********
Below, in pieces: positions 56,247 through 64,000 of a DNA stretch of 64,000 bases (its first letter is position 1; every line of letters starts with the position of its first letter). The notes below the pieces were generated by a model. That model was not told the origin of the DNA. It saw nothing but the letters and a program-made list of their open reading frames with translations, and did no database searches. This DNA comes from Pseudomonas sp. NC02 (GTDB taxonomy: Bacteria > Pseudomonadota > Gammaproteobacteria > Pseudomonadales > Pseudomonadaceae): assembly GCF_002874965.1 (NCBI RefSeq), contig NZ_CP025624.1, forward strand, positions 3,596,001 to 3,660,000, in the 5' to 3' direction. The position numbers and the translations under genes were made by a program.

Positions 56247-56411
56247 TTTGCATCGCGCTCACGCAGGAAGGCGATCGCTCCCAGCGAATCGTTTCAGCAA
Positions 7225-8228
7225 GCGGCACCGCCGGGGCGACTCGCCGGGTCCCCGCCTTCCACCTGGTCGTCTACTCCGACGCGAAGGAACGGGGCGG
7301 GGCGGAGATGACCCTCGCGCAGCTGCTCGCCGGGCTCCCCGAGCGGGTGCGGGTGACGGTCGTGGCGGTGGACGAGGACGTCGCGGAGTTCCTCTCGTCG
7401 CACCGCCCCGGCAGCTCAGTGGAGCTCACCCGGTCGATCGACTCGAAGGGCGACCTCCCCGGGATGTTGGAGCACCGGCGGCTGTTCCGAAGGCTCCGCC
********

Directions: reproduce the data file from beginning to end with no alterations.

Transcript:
Below, in pieces: positions 56,247 through 64,000 of a DNA stretch of 64,000 bases (its first letter is position 1; every line of letters starts with the position of its first letter). The notes below the pieces were generated by a model. That model was not told the origin of the DNA. It saw nothing but the letters and a program-made list of their open reading frames with translations, and did no database searches. This DNA comes from Pseudomonas sp. NC02 (GTDB taxonomy: Bacteria > Pseudomonadota > Gammaproteobacteria > Pseudomonadales > Pseudomonadaceae): assembly GCF_002874965.1 (NCBI RefSeq), contig NZ_CP025624.1, forward strand, positions 3,596,001 to 3,660,000, in the 5' to 3' direction. The position numbers and the translations under genes were made by a program.

Positions 56247-56411
56247 TTTGCATCGCGCTCACGCAGGAAGGCGATCGCTCCCAGCGAATCGTTTCAGCAA
Positions 7225-8228
7225 GCGGCACCGCCGGGGCGACTCGCCGGGTCCCCGCCTTCCACCTGGTCGTCTACTCCGACGCGAAGGAACGGGGCGG
7301 GGCGGAGATGACCCTCGCGCAGCTGCTCGCCGGGCTCCCCGAGCGGGTGCGGGTGACGGTCGTGGCGGTGGACGAGGACGTCGCGGAGTTCCTCTCGTCG
7401 CACCGCCCCGGCAGCTCAGTGGAGCTCACCCGGTCGATCGACTCGAAGGGCGACCTCCCCGGGATGTTGGAGCACCGGCGGCTGTTCCGAAGGCTCCGCC